Cannabis lawyers, traders and producers focused on signing agreements as time up to the Friday limit, as winners of the Ontario store lottery licenses were formally applied to open one of 25 stores of cannabis in the province this April.
"We are in panic mode," Frank Robinson, a member of Cassels Brock & Blackwell, a company that represents clients who are trying to tie up with the winners of the license, told BNN Bloomberg in a telephone interview.
"All the winners of the lottery are making great demands and trying to make the best offers they can. Meanwhile, players who are looking to fill their spaces with their brands are playing in the position."
The Alcohol and Games Commission of Ontario, which will regulate the retail cannabis retail outlets of the province, carried out a lottery last week to randomly select the 25 parties that could be asked for, officially open a shop in the province. Those selected through the lottery had until 5:00 p.m. on Friday to turn your requests along with a non-refundable $ 6,000 fee and a $ 50,000 credit card.
The winners of the lottery, several of which could not reach BNN Bloomberg, demanded up to $ 7 million to partner with a retailer or producer of hunting under a franchise agreement, according to lawyers familiar with the bidding process .
Debbie Weinstein, a lawyer based in Ottawa that represents winners of the lottery in Toronto and the GTA, said in an email shared with BNN Bloomberg that her clients favor offers that include a cash payment or advance payment "material ", an agreement of management services and management fee that represents up to 1.5 percent of the revenue. Weinstein refused to comment on BNN Bloomberg about the contents of his email.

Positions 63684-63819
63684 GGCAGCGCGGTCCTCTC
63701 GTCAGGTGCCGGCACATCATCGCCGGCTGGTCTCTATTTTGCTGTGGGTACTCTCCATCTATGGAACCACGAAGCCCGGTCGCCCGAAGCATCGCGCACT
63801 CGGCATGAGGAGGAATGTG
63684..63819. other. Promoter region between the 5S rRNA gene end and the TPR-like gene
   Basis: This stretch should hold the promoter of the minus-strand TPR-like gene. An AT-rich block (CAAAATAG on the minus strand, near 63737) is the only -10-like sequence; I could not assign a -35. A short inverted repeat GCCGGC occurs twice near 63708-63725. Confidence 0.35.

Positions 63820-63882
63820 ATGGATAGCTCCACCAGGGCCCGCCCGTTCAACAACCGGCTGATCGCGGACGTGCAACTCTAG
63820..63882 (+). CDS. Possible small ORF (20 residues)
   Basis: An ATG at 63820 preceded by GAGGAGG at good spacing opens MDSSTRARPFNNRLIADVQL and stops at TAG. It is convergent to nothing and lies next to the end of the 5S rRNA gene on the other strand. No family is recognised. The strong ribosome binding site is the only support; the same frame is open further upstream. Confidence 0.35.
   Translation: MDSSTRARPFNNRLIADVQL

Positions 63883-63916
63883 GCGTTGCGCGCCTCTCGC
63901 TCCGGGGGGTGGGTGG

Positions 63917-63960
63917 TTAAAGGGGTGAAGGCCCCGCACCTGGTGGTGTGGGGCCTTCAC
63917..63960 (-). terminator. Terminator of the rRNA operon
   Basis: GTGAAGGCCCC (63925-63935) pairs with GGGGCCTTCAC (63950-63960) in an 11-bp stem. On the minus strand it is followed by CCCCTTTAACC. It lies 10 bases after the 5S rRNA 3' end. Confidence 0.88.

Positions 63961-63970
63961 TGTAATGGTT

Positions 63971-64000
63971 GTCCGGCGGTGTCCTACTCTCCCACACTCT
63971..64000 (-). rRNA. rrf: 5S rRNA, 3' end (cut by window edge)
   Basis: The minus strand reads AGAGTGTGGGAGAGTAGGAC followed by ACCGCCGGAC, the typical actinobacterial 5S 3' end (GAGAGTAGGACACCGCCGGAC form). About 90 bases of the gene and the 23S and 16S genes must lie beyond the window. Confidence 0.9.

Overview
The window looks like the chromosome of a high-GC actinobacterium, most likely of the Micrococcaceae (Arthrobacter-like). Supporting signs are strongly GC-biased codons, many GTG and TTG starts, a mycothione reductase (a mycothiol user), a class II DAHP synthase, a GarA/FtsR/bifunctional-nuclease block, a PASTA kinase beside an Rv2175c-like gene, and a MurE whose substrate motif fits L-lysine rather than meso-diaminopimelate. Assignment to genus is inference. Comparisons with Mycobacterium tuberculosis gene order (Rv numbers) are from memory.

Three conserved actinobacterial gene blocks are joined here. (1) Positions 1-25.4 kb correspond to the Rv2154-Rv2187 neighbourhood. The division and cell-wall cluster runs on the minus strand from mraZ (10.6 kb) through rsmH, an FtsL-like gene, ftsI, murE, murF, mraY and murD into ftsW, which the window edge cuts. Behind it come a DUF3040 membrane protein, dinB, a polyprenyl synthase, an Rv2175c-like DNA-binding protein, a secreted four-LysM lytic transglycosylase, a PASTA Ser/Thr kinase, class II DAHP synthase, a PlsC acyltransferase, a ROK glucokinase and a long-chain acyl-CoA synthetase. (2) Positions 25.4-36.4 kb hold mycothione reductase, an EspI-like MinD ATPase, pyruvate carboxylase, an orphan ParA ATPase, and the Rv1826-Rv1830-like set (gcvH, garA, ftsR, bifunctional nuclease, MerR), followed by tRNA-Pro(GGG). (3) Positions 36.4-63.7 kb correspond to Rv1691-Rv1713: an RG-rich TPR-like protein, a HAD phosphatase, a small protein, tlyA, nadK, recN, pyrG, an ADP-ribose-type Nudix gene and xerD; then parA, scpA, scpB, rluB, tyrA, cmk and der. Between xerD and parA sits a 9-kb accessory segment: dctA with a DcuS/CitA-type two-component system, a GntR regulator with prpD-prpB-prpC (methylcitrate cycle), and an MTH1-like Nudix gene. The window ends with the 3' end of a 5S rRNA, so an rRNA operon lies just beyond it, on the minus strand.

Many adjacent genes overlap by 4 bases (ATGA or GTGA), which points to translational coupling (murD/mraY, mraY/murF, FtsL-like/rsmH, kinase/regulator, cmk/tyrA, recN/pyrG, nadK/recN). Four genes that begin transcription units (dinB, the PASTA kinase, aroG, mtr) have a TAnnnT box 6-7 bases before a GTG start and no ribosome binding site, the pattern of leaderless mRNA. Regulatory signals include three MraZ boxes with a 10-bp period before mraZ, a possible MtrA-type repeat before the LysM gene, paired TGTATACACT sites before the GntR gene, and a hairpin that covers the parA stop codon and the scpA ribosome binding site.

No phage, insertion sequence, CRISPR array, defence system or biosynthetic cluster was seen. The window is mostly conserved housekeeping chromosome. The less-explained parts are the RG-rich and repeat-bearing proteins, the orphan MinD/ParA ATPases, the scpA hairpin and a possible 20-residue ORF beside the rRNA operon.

"This is the final result. If you have won a license, for the most part, they do not want anything to do with the store," Robinson said. "They want all the money and they have no downside risk. These lottery winners will almost all get what they want."
"They want all the money and they have no downside risk. These lottery winners will almost all get what they want."
– Frank Robinson, member of Cassels Brock & Blackwell
Cannabis retailers and growers contacted by BNN Bloomberg said many lottery winners were waiting until the last minute before choosing the deal they would accept.
"There is a lot of chaos," said Alan Gertner, Chief of Retail Trade at Canopy Growth Corp., in a telephone interview with BNN Bloomberg. "There are several parties with different experiences and everyone is trying to figure out what to do to make their lives as valuable as possible. There are many calculations that are being done in no time."
Chad Finkelstein, partner of Dale & Lessmann LLP, who has signed agreements with lottery winners this week, said that some of its clients chose to depart from the collaboration with the winners of the selected list of # 39 ; AGCO after the tender was too high to be justifiable.
"This product has been banned for 90 years and has been legal for 90 days," Finkelstein told BNN Bloomberg in an email.
"This industry and our ability to be competitive in this is not going to live.[or]-Tell that you're open to Ontario nine months before anyone else. At some point, these price tags have just come silly. "